Sweden’s transparency in terms of information and data is another reason to set up shop there. For decades you have been able to look up anyone’s salary, for example.
Entrepreneur Lars Hammersholt Petersen believes this openness to sharing information is particularly beneficial for startups. The CEO and director of Benchmark IT explains: “Because data is open and free of charge, it’s easy to target your product or service, especially if it is quite niche.”
As with it its neighbour Estonia, Lithuania is fast becoming a Mecca for tech startups. According to Startup Lithuania, there were at least 320 active tech startups in the country at the end of 2016. In the ten years from 2006 to 2015, Lithuanian startups had raised a total of €165.3m, compared to €103.3m in Latvia and €280.6m in Estonia.
It’s no surprise the country is a great place for the tech sector. Businesses starting up in Lithuania have access to an amazing pool of talented young graduates. The country, being the first in CEE for mathematics, science and technology graduates per capita, is able to offer a highly qualified IT talent pool. And according to Statista, 97 per cent of working-age Lithuanians (aged 25-64) know at least one foreign language. The country also has the fastest public WiFi in the world. According to Rotten WiFi, a testing service that evaluates public WiFi networks based on speed and customer satisfaction, Lithuania dominates the competition when it comes to the average download and upload speeds found on public WiFi networks.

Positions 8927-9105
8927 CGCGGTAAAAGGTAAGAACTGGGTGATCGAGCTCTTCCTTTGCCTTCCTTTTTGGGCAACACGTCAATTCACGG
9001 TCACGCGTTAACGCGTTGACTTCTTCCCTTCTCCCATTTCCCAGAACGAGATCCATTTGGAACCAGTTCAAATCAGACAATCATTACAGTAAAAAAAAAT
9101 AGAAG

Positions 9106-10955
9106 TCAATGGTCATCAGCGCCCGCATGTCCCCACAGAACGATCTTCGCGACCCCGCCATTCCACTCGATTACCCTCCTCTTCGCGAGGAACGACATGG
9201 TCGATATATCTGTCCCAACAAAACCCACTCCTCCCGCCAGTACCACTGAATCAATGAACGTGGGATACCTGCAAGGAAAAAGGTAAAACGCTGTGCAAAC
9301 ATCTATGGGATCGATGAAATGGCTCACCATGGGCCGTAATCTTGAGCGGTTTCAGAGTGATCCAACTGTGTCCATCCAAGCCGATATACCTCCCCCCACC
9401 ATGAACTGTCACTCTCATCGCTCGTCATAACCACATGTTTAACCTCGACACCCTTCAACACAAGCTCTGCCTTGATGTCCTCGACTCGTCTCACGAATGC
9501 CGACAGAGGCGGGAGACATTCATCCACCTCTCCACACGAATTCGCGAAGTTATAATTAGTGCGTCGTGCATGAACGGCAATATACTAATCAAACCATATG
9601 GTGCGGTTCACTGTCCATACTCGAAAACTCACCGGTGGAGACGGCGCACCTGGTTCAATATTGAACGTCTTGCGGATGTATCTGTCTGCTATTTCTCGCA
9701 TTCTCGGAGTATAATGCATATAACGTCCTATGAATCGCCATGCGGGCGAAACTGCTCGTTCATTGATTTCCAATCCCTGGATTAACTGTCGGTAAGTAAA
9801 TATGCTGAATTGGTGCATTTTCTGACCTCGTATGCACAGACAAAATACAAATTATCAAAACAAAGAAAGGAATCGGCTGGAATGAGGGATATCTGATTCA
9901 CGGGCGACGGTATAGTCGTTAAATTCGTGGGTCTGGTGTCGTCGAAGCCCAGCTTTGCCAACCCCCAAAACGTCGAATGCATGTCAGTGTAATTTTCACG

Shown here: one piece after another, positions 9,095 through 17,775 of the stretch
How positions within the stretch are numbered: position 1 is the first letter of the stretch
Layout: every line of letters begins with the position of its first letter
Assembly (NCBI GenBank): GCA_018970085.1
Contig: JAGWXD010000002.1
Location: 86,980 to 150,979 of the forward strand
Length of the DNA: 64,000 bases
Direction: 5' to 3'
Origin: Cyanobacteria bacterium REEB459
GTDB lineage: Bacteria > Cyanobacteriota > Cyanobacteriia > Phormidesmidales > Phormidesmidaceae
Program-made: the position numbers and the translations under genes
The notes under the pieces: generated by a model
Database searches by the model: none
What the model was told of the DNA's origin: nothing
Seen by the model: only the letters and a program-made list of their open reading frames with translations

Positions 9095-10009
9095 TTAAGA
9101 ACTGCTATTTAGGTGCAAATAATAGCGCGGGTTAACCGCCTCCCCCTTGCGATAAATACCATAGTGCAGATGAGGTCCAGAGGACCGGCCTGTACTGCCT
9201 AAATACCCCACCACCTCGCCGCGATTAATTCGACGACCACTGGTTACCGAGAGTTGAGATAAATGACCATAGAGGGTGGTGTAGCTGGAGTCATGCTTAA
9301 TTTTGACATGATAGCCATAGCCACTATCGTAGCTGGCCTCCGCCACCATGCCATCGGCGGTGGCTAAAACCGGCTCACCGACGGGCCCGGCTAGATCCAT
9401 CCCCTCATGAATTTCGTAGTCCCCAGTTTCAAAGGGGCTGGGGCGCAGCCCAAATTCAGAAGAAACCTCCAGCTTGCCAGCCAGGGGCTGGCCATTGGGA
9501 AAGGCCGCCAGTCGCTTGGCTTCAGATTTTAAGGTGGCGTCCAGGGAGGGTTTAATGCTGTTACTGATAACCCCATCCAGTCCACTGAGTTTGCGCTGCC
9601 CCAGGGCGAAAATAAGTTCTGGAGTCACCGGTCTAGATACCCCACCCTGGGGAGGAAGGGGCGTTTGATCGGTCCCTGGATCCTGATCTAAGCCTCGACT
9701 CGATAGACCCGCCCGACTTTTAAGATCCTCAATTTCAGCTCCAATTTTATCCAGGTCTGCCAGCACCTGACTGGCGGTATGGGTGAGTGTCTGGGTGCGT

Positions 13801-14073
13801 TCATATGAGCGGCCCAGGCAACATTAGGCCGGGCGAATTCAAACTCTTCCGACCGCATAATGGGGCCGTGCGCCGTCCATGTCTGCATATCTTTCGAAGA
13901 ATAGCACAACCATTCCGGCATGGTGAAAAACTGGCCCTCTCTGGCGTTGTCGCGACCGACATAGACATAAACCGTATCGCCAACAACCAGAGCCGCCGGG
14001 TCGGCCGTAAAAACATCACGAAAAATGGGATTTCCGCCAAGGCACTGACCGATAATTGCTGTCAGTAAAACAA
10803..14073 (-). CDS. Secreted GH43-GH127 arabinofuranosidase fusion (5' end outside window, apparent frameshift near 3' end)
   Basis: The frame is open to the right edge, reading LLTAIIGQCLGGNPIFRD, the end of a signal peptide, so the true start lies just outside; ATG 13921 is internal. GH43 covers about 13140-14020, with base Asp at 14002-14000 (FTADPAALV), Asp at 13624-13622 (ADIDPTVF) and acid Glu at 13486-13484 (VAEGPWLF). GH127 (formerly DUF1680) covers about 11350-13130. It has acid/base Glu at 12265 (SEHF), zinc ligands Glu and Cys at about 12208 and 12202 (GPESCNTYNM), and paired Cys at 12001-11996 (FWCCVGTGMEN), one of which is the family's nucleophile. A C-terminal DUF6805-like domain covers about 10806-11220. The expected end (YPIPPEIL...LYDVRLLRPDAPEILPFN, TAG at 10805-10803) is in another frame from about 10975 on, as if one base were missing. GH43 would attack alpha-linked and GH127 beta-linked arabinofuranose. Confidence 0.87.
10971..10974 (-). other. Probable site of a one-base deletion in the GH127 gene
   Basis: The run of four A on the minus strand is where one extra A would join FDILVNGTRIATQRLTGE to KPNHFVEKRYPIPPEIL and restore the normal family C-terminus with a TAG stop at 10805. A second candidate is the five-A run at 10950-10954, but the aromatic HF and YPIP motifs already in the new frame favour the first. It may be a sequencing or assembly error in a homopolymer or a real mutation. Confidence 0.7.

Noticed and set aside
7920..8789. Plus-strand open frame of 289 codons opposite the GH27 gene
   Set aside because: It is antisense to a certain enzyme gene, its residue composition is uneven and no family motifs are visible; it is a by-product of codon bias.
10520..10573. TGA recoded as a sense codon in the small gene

There’s plenty of support for startups and small businesses, too, with numerous entrepreneurial events held every year, including Silicon Valley comes to the Baltics, with more than 1,500 participants, Game Jams and hackathons mostly organised by Startup Lithuania.
Finally, Lithuania benefits from its location on the crossroads of three lucrative markets (Western Europe, Scandinavia, Russia and CIS region), and is the largest market out of all Baltic countries.
Matthew Jenkin is a UK-based journalist and the former editor of Guardian Careers, The Guardian newspaper’s community site for job seekers and career changers